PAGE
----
There are more than two thousand billionaires in the world today and they have more wealth than the 4.6 billion people who make up 60 percent of the planet’s population, reveals a new report from Oxfam. The report is being launched as political and business elites, including President Trump, head to the World Economic Forum in Davos, Switzerland this week.
The report, ‘Time to Care’, outlines how global inequality is shockingly entrenched and vast, with the number of billionaires having doubled in the last decade. The report also shows how our sexist economies are fuelling the inequality crisis —enabling a wealthy elite to accumulate vast fortunes at the expense of ordinary people and particularly poor women and girls.
"Another year, another indication that the inequality crisis is spiralling out of control. And despite repeated warnings about inequality, governments have not reversed its course,” said Paul O’Brien, Vice President of Policy and Advocacy at Oxfam America. “Some governments, especially the US, are actually exacerbating inequality by cutting taxes for the richest and for corporations while slashing public services and safety nets – such as healthcare and education – that actually fight inequality.”
In Davos, President Trump will do a victory lap with the primary beneficiaries of his policy agenda, which has largely focused on boosting the incomes of the extremely wealthy while doing grave damage to the poorest and most vulnerable people in the world.
Oxfam estimates that the richest 22 men in the world have more wealth than all the women in Africa, and that women and girls put in 12.5 billion hours of unpaid care work each and every day —a contribution to the global economy of at least $10.8 trillion a year, more than three times the size of the global tech industry. Getting the richest one percent to pay just 0.5 percent extra tax on their wealth over the next 10 years would equal the investment needed to create 117 million jobs in sectors such as elderly and child care, education and health.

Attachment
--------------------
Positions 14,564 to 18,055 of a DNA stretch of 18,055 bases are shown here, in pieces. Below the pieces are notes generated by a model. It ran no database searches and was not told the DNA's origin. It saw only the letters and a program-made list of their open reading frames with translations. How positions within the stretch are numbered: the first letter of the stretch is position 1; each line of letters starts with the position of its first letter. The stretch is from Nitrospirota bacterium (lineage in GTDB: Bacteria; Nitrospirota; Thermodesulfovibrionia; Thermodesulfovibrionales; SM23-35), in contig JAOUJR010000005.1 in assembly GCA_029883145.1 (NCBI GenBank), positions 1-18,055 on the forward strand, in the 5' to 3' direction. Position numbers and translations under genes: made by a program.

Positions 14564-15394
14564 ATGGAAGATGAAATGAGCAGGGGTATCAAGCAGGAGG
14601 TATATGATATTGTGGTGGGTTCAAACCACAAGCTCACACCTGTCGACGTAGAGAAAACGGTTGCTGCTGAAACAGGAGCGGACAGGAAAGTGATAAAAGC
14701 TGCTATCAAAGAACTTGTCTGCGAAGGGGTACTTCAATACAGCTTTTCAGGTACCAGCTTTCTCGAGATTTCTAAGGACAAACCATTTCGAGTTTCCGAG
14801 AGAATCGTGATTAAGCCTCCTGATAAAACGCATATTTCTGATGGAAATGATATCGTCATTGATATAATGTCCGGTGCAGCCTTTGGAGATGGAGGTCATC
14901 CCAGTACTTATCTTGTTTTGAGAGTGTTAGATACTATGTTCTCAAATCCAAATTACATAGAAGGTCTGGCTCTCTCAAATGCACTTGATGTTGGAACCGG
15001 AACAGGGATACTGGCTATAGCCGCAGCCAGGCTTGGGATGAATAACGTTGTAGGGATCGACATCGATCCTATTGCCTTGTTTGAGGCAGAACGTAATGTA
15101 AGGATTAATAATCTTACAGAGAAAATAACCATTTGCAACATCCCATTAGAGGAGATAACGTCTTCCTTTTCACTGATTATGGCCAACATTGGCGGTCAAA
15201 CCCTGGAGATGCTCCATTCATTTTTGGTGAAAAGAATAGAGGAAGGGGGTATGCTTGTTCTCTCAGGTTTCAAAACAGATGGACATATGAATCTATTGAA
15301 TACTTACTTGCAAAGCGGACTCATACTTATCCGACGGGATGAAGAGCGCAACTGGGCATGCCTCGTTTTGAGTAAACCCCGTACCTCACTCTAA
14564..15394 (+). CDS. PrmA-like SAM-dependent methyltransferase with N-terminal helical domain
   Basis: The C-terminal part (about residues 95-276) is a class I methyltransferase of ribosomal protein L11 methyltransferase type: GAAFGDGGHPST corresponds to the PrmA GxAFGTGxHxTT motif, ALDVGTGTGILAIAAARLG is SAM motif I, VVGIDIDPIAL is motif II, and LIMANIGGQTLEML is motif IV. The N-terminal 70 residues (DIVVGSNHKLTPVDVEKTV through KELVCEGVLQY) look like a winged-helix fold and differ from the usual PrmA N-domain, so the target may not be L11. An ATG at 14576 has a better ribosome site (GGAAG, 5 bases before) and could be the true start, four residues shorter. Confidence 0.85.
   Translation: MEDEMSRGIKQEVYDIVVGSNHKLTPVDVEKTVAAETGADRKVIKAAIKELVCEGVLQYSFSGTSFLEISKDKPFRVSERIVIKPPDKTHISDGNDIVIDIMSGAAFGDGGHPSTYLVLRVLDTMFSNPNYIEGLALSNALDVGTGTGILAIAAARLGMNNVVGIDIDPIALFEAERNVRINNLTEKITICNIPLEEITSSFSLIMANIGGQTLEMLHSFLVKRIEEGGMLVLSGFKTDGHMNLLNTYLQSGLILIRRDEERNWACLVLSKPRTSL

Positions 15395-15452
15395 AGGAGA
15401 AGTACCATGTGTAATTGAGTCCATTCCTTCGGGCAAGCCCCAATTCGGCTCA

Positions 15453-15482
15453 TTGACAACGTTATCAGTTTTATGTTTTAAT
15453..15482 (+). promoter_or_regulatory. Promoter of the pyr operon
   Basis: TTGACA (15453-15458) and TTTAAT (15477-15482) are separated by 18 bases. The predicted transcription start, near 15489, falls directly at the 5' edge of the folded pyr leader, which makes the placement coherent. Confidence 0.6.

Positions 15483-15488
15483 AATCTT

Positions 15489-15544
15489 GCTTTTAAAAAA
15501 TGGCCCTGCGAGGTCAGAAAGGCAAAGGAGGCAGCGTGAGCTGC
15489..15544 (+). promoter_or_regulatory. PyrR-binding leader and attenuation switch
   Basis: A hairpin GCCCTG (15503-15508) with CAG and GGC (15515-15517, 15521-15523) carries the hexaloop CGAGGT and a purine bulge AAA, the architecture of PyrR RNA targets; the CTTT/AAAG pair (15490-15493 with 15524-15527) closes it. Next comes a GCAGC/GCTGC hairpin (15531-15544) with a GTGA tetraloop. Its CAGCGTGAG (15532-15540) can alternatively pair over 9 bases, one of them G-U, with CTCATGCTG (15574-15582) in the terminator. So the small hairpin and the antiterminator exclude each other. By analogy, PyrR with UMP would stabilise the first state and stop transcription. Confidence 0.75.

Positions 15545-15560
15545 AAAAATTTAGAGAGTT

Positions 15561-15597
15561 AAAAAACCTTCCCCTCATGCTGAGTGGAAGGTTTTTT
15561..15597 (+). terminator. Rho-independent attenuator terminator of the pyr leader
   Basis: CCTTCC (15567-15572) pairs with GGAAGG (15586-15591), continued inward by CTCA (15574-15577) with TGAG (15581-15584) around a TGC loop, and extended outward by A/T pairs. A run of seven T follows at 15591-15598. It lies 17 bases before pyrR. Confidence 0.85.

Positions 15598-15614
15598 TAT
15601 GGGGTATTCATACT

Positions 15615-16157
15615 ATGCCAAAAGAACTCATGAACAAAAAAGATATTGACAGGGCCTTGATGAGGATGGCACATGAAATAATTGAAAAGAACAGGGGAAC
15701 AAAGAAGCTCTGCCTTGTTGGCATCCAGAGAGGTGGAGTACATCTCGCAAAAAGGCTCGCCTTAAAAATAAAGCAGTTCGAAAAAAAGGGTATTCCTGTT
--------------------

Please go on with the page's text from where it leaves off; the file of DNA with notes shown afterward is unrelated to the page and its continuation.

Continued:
“Women and girls, who spend billions of hours cooking, cleaning, and caring for children and the elderly, are the backbone of our global economy yet benefit the least from it,” continued O’Brien. “It’s no accident that while most billionaires are men, women handle the care work and dominate the least secure and lowest-paid jobs. Women and girls are subsidizing our sexist economies, enabling rich, white, male billionaires to accumulate vast fortunes at the expense of the poorest.”
Globally, women do more than three-quarters of all unpaid care work, like looking after children and the elderly. They often have to work reduced hours or drop out of the workforce because of their care workload. Across the globe, 42 percent of women cannot get jobs because they are responsible for all the caregiving, compared to just six percent of men. Women also make up two-thirds of the paid care workforce around the world. Jobs such as nursery workers, domestic workers, and care assistants are often poorly paid, provide scant benefits, impose irregular hours, and can take a physical and emotional toll.
In the United States, women spend 37 percent more time on unpaid care than men on an average day. The unequal distribution of this work—work that is essential to for families and societies to thrive—not only limits women’s career choices and economic empowerment, but also affects their overall health and well-being.
“The richest are clearly rigging our economy for themselves, starting with America’s billionaire President,” continued O’Brien. “While the President of the United States is rubbing elbows in Davos with the global elite, his administration is seeking to cut food assistance to nearly a million poor people, while expanding tax loopholes and other benefits for the wealthy and large companies. The way to tackle extreme inequality is for people to demand action from our elected leaders to reverse the capture of our government by wealthy interests and above all to vote.”